Boye told our correspondent that he was weighing the options when some members of the family paid N500,000 ransom the kidnappers eventually settled for.

Although Temi was thankful to God for regaining her freedom after spending six days in the forest, it took time for her to overcome the trauma which was compounded by the loss of the job.

“It was a very bad experience,” the 27-year-old woman stated. “We trekked for at least 10 hours in the forest every day to change our location. Five of us were kidnapped, including an NDLEA (National Drug Law Enforcement Agency) officer, a Customs officer and a retiree. The kidnappers forced us to trek between 2am and 7am. The training I was going for was supposed to start on November 27. I could not meet up with the training and that was how I lost the job,” she added.

Speaking with Saturday PUNCH, the National Coordinator, Network on Police Reform in Nigeria, Mr Okechukwu Nwaguma, described the issue of extortion in the Nigeria Police Force as a systemic issue which cuts across the structure from top officers to the rank and file.

He said, “Extortion by the police is sanctioned from the top. Starved with funds to carry out basic policing operations and duties, senior police officers such as Divisonal Police Officers send their men out to set up roadblocks as means of generating funds. The men demand bribes from complainants to investigate their complaints. The so-called mobilisation fee is part of the system-sanctioned corruption within the police on the excuse of lack of funds.

“Targets are set for junior officers who are required to make returns to Divisional Police Officers and heads of lucrative units such as SARS, Anti-Kidnapping, Anti-Cultism and other sundry units.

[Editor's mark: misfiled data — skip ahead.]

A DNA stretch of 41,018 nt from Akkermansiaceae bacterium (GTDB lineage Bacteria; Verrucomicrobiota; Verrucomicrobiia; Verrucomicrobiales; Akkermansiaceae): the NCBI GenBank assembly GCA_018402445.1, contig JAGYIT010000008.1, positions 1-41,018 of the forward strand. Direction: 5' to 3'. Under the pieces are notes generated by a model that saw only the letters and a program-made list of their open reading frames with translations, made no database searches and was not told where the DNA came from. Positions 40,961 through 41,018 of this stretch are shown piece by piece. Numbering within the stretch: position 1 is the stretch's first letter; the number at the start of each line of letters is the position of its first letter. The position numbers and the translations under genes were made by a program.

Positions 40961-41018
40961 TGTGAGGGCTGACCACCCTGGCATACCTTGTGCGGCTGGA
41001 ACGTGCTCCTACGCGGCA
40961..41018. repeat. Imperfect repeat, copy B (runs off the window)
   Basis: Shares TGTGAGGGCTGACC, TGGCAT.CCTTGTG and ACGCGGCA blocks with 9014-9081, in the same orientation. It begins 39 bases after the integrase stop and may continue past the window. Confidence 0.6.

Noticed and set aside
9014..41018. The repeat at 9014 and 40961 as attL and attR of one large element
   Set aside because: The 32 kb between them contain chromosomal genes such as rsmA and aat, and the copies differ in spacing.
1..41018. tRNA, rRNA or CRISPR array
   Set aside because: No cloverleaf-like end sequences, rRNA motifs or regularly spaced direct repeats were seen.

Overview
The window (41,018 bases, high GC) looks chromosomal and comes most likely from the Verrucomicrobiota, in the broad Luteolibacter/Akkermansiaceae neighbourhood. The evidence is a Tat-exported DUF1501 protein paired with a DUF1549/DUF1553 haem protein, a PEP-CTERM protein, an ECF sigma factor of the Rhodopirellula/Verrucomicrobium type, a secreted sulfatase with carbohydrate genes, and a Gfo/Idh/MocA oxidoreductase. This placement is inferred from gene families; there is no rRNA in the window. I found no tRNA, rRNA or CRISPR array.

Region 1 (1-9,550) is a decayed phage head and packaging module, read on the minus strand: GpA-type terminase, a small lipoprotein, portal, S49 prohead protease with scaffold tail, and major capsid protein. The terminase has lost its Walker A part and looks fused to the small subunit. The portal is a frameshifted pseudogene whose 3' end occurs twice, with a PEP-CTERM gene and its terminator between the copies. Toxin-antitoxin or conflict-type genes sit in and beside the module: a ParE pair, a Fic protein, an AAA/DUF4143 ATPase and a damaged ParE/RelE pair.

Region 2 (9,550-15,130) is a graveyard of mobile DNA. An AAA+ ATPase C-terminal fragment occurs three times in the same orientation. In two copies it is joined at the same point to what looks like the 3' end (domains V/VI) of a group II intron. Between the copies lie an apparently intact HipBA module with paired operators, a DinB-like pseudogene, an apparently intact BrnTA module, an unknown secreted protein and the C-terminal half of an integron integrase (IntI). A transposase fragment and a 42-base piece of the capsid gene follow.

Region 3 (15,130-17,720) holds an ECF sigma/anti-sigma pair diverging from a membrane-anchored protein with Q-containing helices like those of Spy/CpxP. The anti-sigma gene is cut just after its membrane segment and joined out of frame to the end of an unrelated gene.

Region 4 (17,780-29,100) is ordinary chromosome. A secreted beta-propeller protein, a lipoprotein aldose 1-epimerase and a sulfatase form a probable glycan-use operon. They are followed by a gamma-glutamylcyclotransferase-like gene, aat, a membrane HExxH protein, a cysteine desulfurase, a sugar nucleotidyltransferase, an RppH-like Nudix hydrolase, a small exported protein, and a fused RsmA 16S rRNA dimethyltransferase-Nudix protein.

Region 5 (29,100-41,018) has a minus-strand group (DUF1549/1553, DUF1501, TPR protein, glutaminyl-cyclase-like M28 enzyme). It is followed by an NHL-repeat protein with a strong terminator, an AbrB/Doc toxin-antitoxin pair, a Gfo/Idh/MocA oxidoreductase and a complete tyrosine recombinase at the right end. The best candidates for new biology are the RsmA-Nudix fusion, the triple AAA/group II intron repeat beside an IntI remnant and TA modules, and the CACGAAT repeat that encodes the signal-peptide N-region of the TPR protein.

“Failure to meet targets or make returns results in being posted to less ‘lucrative’ units. Junior officers do everything, including arresting innocent people and extorting money for bail in order to meet targets.”

Nwaguma urged the government to demonstrate genuine commitment to police reform by implementing the “far-reaching reforms” recommended by various government and civil society committees and panels.

He said the Police Reform Bill recently passed by the Senate would go a long away in addressing the challenges facing the Force when signed into law and implemented.

He added, “The bill provides for a modern legal framework to drive police reform, address the many challenges impeding police professionalism and effectiveness and provide a basis to hold the police accountable for abuse, corruption and unprofessional conducts.

“The bill, among others, seeks to strengthen internal and external public complaints and disciplinary mechanisms for the police so that complaints can be promptly, transparently, professionally, fairly and satisfactorily treated without  complainants being victimised and turned into suspects for being unable to adequately ‘mobilise’ or investigation twisted in favour of the accused for being able to pay more.”

The Force Public Relations Officer, DCP Frank Mba, did not pick up our correspondent’s calls to his line on Thursday or reply to a text message sent to him.

When contacted on Friday, his personal assistant, said he was in a meeting and asked our correspondent to call back later in the day.

The FPRO did not pick up calls to his line some hours later and had yet to reply to another text message sent to him as of press time.